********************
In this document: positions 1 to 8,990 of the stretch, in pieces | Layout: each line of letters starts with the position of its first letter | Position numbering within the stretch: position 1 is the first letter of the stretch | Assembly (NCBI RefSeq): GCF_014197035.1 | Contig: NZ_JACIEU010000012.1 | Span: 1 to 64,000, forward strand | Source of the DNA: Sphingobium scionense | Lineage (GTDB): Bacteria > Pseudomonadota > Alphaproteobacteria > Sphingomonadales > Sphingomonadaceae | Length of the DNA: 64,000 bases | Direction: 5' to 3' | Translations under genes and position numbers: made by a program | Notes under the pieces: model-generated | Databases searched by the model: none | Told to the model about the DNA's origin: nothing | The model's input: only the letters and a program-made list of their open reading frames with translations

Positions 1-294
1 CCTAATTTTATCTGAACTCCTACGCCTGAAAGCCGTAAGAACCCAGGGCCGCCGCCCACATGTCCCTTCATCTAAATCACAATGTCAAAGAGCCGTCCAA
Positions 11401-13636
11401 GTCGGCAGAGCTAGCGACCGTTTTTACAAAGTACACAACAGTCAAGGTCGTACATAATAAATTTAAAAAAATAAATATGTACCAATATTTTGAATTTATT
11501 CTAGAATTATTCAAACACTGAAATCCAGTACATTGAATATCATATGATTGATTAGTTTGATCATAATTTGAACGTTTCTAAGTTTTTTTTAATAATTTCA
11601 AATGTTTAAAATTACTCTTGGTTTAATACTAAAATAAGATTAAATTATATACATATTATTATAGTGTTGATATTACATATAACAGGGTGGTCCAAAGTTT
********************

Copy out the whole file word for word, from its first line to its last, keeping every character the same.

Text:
In this document: positions 1 to 8,990 of the stretch, in pieces | Layout: each line of letters starts with the position of its first letter | Position numbering within the stretch: position 1 is the first letter of the stretch | Assembly (NCBI RefSeq): GCF_014197035.1 | Contig: NZ_JACIEU010000012.1 | Span: 1 to 64,000, forward strand | Source of the DNA: Sphingobium scionense | Lineage (GTDB): Bacteria > Pseudomonadota > Alphaproteobacteria > Sphingomonadales > Sphingomonadaceae | Length of the DNA: 64,000 bases | Direction: 5' to 3' | Translations under genes and position numbers: made by a program | Notes under the pieces: model-generated | Databases searched by the model: none | Told to the model about the DNA's origin: nothing | The model's input: only the letters and a program-made list of their open reading frames with translations

Positions 1-294
1 CCTAATTTTATCTGAACTCCTACGCCTGAAAGCCGTAAGAACCCAGGGCCGCCGCCCACATGTCCCTTCATCTAAATCACAATGTCAAAGAGCCGTCCAA
Positions 11401-13636
11401 GTCGGCAGAGCTAGCGACCGTTTTTACAAAGTACACAACAGTCAAGGTCGTACATAATAAATTTAAAAAAATAAATATGTACCAATATTTTGAATTTATT
11501 CTAGAATTATTCAAACACTGAAATCCAGTACATTGAATATCATATGATTGATTAGTTTGATCATAATTTGAACGTTTCTAAGTTTTTTTTAATAATTTCA
11601 AATGTTTAAAATTACTCTTGGTTTAATACTAAAATAAGATTAAATTATATACATATTATTATAGTGTTGATATTACATATAACAGGGTGGTCCAAAGTTT